Continued from a previous post, we rejoin our protagonist the morning after a rather painful return to the ski slopes, high in the magical Bernese Oberland.
Just after dawn on Sunday morning, I limped back to the cable car through light drizzle; a blanket of low cloud gave the valley a rather melancholy look. Rather than continue to Murren, I stopped at Winteregg; at this height, the weather was a little better - snow was falling. An old chairlift dropped me off at the head of a couple of friendly-looking blue runs - deserted, except for a small group practicing with a rescue sleigh. Making cautious turns on the empty pistes, I soon realised that something had changed overnight: my balance, and the rhythm of my turns were transformed.
I rode the Winteregg lift once more, but this time turned my skis south, towards Murren. Emboldened by an uneventful run down a red piste, I decided to give Birg one more try. Good decision: long before it reached Birg, the cable car broke through into clear skies. Although some cloud remained on the Schilthorn and across the valley a mantle of cumulus hung across the summits of the Eiger, Monch and Jungfrau; a brisk breeze whipped around the Birg, and I began the traverse that leads from the peak into the valley below.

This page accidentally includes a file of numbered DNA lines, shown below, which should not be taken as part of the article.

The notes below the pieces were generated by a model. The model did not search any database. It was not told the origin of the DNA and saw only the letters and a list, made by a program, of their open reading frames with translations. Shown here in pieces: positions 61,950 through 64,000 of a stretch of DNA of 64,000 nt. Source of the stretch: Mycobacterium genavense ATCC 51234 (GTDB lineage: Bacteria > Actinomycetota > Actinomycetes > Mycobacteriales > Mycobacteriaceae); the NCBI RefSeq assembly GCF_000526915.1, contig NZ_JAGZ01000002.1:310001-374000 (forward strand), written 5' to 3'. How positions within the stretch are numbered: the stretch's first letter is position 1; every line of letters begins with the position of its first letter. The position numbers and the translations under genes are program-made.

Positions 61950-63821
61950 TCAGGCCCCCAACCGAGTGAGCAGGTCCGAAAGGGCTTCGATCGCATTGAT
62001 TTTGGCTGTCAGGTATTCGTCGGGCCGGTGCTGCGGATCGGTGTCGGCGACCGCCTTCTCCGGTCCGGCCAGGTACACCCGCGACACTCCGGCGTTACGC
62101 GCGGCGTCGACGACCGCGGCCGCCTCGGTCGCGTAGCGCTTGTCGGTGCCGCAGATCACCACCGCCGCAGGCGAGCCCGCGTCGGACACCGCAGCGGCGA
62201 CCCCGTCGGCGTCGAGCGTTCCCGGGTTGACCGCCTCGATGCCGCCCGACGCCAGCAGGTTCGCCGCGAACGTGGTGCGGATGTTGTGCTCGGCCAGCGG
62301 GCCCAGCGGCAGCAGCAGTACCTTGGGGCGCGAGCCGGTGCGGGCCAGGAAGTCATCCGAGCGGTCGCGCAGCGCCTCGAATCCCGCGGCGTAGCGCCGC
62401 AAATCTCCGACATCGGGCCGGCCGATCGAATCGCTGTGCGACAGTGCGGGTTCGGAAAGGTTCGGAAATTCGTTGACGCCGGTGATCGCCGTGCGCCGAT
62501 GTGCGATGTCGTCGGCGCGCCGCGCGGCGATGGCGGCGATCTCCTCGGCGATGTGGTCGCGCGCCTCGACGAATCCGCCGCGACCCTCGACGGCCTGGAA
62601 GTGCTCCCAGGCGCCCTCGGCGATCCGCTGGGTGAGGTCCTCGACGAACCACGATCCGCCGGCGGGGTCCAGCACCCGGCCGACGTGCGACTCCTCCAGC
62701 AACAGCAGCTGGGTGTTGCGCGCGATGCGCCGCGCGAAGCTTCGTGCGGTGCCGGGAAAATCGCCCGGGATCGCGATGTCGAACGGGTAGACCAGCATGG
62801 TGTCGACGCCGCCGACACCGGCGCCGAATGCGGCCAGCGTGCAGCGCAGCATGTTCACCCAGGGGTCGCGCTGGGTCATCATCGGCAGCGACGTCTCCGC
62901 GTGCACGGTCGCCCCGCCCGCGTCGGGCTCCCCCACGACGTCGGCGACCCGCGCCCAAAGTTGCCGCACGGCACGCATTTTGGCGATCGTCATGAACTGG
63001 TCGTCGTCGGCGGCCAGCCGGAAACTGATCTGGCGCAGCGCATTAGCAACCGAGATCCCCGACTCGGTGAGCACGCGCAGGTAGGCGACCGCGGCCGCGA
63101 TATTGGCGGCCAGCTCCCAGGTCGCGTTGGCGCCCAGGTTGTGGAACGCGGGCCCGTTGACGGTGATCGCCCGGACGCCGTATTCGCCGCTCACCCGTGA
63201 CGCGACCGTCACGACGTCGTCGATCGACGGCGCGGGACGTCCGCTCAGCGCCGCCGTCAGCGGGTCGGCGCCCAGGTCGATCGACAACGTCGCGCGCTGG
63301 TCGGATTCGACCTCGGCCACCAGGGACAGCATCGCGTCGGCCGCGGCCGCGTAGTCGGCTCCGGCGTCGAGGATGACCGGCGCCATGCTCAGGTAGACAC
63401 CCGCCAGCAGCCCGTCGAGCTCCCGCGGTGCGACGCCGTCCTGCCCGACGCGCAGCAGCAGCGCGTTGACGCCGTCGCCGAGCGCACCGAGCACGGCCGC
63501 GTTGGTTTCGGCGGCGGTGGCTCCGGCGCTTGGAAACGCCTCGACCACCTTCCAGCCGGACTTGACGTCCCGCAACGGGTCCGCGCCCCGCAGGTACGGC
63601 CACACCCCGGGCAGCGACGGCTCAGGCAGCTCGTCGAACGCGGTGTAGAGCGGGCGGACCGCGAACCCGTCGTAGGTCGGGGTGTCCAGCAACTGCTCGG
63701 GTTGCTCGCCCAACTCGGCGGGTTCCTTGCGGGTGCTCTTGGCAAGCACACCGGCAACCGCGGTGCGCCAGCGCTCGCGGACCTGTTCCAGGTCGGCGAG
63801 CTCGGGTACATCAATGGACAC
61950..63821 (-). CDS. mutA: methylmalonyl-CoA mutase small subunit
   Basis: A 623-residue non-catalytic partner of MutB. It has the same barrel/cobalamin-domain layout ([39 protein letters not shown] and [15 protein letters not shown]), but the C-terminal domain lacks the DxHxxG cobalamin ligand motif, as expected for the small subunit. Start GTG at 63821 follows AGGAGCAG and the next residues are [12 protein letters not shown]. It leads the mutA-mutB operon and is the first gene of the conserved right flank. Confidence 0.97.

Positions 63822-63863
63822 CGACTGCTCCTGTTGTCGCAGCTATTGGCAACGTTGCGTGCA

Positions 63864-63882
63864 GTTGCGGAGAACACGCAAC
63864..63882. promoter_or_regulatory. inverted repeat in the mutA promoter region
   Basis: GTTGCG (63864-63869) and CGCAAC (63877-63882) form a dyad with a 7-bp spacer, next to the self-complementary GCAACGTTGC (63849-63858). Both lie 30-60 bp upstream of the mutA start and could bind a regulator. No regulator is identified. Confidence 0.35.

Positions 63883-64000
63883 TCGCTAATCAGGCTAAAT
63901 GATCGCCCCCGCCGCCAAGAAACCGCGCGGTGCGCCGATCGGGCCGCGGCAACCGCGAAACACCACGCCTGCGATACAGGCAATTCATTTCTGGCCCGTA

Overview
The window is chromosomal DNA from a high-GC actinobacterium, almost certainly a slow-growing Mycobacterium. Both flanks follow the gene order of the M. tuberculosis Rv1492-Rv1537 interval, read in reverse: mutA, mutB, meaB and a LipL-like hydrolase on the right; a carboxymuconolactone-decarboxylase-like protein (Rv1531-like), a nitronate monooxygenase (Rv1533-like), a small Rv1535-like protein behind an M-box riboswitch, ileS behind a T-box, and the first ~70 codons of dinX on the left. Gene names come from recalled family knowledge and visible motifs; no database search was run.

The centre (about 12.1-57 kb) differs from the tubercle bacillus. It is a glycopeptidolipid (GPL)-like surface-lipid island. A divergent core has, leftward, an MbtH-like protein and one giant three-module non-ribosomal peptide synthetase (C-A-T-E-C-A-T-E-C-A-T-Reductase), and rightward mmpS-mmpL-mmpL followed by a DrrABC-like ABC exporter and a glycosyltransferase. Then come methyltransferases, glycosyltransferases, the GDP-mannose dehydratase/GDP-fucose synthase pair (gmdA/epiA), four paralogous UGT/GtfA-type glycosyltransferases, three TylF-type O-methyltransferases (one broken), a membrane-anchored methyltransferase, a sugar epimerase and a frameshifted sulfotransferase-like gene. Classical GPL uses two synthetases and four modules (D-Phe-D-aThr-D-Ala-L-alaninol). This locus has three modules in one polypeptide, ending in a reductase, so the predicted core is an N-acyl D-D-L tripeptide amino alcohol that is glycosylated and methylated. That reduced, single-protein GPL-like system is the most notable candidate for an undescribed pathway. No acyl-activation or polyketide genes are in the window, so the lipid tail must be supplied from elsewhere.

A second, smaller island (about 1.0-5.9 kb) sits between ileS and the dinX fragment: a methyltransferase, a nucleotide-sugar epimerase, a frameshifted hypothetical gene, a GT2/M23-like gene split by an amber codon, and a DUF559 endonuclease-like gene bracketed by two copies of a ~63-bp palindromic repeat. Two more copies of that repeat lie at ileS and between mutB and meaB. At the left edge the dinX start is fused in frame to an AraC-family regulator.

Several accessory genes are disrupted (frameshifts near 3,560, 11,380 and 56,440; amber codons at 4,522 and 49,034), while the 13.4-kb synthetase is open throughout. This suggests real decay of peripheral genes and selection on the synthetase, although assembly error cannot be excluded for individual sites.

Minutes later, I knew my old "ski legs" were back at last; I let my turns lengthen, relishing the freezing wind on my face as my skis cut a fresh path down near-empty pistes. The vanished clouds had left a sprinkling of fresh powder, and each turn kicked another puff of snow into that clear, clear air; as the piste steepened, the falling powder began to keep pace with me, and I, tightening my turns, cut through the tumbling debris of my own descent.
Riding a chairlift back up so as to have another run to the Kandahar station, I had the leisure to discover an eerily beautiful example of turbulence in action; the high ridges above me were continuously throwing off weird eddies in the air - currents all turned in upon themselves, horizontal twisters, made visible to me by snow crystals they carried, more brilliant than any diamond against the deep, deep blue of the high-altitude sky.
That morning is still fresh in my mind; the thrill of rediscovery as I took again the steepest line down the piste, rhythm and balance restored, careless of gradients that I would hardly dare tackle on foot; how the cloud veil fell silently into the valleys, until sheer self-preservation brought me to a halt at the margin of the piste, so that I could stand in silent and awestruck wonder, that any living land could be so beautiful.
A week on, my business in Stuttgart completed, a certain date in February beckons from my calendar; more Alpine adventures to follow...